Nation to begin ‘soft reopening’ on March 15
A new public health emergency order issued Wednesday states that the Navajo Nation can begin a “soft reopening” and businesses may reopen at 25% capacity and the Navajo casinos may reopen – but only for Navajo Nation residents.
The order says the Nation can transition from “red” status to “orange” due to measures and indicators that show a declining number of COVID-19 cases, hospital bed usage, contact tracing and test availability.
President Jonathan Nez said, “This is not a full reopening as some states are doing. Instead, this is a carefully crafted, soft reopening that includes specific guidelines to continue helping to reduce the spread of COVID-19 while allowing more businesses to reopen at no more than 25 percent capacity along with strict provisions.”
Under a separate order, the daily curfew continues from 9 p.m. to 5 a.m., seven days a week, with provisions for gatherings.
Both public health orders go into effect on Monday, March 15.
Public health officials said the Nation has met all gating measures and indicators to transition down to orange status due to a consistent downward trajectory in new infections, less than 80% inpatient hospital and ICU bed use, and an infection rate of 0.81 over the last seven days.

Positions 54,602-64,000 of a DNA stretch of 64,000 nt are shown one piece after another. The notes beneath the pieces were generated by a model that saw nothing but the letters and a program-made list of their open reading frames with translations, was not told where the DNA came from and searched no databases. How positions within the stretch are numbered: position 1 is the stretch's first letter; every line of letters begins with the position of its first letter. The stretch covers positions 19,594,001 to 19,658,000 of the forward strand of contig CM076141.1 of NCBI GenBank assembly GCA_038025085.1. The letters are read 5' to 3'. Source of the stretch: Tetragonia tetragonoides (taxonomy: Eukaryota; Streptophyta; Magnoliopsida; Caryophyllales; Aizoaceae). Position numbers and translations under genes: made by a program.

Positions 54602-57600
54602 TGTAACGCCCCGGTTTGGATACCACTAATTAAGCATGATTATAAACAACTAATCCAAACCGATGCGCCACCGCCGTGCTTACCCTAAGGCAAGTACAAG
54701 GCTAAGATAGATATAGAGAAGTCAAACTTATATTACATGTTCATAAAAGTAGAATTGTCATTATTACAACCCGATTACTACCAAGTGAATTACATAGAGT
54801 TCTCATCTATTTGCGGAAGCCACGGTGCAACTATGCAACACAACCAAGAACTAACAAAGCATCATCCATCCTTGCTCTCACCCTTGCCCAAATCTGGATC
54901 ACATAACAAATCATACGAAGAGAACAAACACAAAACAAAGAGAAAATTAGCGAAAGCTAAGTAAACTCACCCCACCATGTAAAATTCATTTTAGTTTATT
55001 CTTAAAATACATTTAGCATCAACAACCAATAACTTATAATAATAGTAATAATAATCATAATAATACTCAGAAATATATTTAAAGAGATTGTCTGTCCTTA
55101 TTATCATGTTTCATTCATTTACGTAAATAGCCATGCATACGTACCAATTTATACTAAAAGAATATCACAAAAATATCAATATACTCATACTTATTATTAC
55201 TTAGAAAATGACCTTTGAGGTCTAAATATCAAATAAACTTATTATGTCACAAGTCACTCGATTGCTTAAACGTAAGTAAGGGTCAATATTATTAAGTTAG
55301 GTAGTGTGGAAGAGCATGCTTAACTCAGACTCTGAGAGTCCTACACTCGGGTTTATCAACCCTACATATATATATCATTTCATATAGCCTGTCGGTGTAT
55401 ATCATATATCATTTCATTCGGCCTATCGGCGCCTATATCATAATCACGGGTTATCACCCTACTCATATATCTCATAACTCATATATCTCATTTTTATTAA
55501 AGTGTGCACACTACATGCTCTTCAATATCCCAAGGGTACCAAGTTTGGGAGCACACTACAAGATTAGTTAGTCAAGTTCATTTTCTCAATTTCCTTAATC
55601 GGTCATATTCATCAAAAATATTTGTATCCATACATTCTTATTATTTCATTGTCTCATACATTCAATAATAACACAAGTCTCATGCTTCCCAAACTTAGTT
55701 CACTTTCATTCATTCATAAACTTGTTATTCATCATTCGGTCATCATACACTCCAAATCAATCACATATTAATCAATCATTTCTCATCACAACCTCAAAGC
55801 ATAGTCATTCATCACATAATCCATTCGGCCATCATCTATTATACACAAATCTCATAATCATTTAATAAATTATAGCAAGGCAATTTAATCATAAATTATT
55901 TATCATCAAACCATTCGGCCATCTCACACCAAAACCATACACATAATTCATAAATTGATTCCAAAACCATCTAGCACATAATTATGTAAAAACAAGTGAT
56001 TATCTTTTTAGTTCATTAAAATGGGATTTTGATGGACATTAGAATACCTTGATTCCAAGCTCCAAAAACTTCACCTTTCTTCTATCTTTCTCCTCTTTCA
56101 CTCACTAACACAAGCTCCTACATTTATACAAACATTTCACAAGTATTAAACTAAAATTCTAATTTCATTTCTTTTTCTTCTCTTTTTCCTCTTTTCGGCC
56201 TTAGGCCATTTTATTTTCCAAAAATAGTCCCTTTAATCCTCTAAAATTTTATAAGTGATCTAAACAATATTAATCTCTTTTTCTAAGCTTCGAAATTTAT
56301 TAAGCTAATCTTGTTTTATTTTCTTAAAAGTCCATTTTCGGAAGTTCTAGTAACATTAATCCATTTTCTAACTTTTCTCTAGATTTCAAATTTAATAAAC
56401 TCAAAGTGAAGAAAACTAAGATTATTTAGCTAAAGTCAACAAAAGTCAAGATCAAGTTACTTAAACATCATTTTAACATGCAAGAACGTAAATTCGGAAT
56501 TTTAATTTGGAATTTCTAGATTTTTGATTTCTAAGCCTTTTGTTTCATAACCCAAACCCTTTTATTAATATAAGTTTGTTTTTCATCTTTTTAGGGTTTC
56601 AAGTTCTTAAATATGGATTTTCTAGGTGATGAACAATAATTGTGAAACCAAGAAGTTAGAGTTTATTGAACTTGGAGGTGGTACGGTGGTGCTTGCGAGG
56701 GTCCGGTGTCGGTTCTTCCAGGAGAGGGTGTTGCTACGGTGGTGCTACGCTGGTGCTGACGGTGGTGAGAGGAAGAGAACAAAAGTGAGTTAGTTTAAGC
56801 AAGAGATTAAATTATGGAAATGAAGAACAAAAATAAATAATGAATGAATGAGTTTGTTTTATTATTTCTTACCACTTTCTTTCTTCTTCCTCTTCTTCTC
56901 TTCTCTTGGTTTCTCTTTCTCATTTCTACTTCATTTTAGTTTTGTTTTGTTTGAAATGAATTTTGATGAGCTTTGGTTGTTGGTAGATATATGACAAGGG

As of Wednesday, the Navajo Nation has had 24 consecutive days with less than 50 new cases and 13 consecutive days with less than 25 reported.
As of March 9, the Navajo Area Indian Health Service reported 195,554 total vaccine doses had been received, 141,797 administered, which represents nearly 73% so far. And 52,433 individuals have received a first and second dose of the vaccines.
Among new provisions for businesses are that they are required to submit a COVID-19 Reopening Plan to the Division of Economic Development before reopening. Plans can be emailed to firstname.lastname@example.org
Drive-thru and curb-side service is permissible for restaurants. Those with permanent outdoor dining structures may provide outdoor dining at 25% of maximum capacity, as long as social distancing between tables is enforced.
Restaurants without permanent outdoor structures are allowed up to 10 outdoor tables (max four persons per table), as long as social distancing between tables is enforced.
Personal care services may be by appointment only and allow time for cleaning between appointments.
Marinas and parks can be by appointment only and casinos and video poker are allowed to open to Navajo Nation residents and employees only, in accordance with a reopening and workplace safety plan.
Businesses are limited to 6 a.m. until after 8 p.m.
Not allowed in orange status are youth programs, museums, flea markets, roadside markets, gyms, recreation facilities and movie theaters.